mathematician mathematician  /ˌmæ θə mə ˈtɪ ʃən/

Definition(s):

  • (n) a person skilled in mathematics

Usage(s):

  1. Gdel's astonishing and disorienting discovery, published in 1931, proved that nearly a century of effort by the world's greatest mathematicians was doomed to failure.
  2. Those of us who were mathematicians cracked up laughing; everybody else stood around looking puzzled.
  3. Although he is now 36, and a mathematician for Sylvania, Paul Cooper has never lost his boyhood enthusiasm for the fanciful science-fiction stories of Jules Verne.

News

  1. Browning students GEAR UP for space

    Leo Kipp might be an engineer, scientist or mathematician when he grows up, but mostly after Thursday's activities at his weeklong GEAR UP camp in Browning, he wants to be an astronaut.
    on June 21, 2013     Source: Great Falls Tribune

  2. Dick Lahn’s String of Pearls

    The rewarding culmination of a long environmental quest Steve Carr A light went on for environmental guru Dick Lahn, of Crofton, back in 1967, at a League of Conservation Voters lecture.     “I was working as a mathematician for NASA, and suddenly I knew that protecting our environment was what I really wanted to do.”     The Ah-ha! moment has shaped Lahn’s life into a String of Pearls that ...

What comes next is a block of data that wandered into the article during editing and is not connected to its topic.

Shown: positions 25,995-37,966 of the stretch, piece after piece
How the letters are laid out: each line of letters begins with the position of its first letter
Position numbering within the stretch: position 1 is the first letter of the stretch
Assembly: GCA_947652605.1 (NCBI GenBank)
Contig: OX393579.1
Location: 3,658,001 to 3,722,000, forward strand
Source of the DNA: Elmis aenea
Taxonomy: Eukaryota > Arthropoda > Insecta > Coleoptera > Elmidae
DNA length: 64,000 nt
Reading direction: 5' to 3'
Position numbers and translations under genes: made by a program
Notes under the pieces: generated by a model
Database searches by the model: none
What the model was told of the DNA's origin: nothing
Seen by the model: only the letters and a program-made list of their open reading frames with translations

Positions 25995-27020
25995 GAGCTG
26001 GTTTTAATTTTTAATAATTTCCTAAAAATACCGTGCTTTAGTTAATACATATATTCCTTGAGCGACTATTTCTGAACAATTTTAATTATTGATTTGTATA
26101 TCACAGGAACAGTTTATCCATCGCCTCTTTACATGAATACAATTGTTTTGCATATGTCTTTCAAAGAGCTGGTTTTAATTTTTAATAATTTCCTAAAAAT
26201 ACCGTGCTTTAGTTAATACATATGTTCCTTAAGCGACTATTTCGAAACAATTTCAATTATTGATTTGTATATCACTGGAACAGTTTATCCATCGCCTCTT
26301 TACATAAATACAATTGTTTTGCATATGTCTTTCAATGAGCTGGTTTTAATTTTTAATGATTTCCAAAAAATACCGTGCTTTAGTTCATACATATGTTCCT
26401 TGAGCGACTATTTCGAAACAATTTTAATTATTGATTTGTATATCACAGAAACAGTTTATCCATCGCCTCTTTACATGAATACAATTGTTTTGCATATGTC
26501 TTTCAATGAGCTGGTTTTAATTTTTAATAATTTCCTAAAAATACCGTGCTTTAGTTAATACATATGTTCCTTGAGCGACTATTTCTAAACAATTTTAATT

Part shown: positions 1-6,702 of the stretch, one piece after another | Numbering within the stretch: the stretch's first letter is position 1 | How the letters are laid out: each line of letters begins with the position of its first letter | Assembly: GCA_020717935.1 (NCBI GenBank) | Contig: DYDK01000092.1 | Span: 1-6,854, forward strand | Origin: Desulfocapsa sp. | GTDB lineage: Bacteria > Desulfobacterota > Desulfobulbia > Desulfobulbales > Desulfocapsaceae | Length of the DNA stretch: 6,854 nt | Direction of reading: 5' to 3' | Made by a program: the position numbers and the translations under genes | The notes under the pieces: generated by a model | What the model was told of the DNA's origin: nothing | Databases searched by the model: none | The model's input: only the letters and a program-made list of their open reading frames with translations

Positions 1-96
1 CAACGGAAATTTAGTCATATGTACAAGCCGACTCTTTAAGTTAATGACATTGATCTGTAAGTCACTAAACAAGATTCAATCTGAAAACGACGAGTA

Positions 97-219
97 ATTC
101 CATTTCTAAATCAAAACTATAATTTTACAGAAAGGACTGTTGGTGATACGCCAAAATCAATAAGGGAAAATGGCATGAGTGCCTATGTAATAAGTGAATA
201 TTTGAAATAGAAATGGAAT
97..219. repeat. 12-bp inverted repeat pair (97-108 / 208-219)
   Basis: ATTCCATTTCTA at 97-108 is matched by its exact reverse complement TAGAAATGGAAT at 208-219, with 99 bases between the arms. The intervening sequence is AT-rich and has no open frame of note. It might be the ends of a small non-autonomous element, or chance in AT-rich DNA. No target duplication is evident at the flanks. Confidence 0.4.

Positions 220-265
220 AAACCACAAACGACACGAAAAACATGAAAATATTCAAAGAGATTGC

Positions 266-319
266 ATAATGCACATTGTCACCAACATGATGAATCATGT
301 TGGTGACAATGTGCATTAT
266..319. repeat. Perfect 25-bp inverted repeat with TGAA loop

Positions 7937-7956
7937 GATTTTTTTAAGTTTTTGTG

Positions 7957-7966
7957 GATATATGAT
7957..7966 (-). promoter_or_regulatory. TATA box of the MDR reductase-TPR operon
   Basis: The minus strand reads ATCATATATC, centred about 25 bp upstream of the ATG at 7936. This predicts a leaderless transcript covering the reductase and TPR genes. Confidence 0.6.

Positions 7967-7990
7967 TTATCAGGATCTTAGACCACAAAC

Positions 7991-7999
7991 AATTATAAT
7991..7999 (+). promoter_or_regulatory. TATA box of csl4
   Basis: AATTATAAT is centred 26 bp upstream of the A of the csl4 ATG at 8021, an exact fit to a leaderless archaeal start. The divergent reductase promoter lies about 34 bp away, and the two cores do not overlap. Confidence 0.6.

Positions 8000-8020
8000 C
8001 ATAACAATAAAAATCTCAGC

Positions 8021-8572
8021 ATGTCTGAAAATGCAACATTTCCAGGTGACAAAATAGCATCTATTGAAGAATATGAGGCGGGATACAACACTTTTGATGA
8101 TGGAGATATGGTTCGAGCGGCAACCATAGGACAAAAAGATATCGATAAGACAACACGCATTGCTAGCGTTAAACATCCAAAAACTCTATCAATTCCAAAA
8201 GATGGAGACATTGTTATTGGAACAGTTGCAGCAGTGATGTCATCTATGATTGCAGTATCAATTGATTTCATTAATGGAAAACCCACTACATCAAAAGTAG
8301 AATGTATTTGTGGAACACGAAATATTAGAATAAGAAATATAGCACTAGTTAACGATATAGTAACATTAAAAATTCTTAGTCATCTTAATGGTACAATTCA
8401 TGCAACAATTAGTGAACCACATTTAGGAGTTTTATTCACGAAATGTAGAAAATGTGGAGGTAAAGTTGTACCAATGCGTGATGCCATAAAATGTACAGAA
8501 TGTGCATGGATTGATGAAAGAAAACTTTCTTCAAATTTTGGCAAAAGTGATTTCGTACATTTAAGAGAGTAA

on June 20, 2013     Source: Bay Weekly

  3. Chinese Mathematician Discovers Groundbreaking Proof on Prime Numbers

    A previously unheard of mathematician has proved an important theorem on prime numbers, surprising the mathematics field and earning international fame overnight. Hailing from China, lecturer at the University of New Hampshire, Zhang Yitang has proven that there are infinitely … The post Chinese Mathematician Discovers Groundbreaking Proof on Prime Numbers appeared first on The Epoch Times .
    on June 16, 2013     Source: The Epoch Times

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Quotes

  1. "He left a whole rigmarole of figures," Roosevelt complained to his labor secretary, Frances Perkins, according to her memoir. "He must be a mathematician rather than a political economist."
    on Jan 26, 2009 By: Franklin D Roosevelt Source: New York Times

  2. "It doesn't take a mathematician to know that with growing student populations and a reduction in class sizes that we'll need more classrooms," Perdue said.
    on Jan 10, 2006 By: Sonny Perdue Source: Online Athens

  3. Asked about the quiz when he appeared before a House of Commons committee, Mr Grade said: "The 506p question - I think we are in danger of losing our sense of humour. Whilst it may have taxed the odd scientist and mathematician, it was in fact no...
    on Mar 13, 2007 By: Michael Grade Source: Telegraph.co.uk

Word of the Day
ambivalent ambivalent
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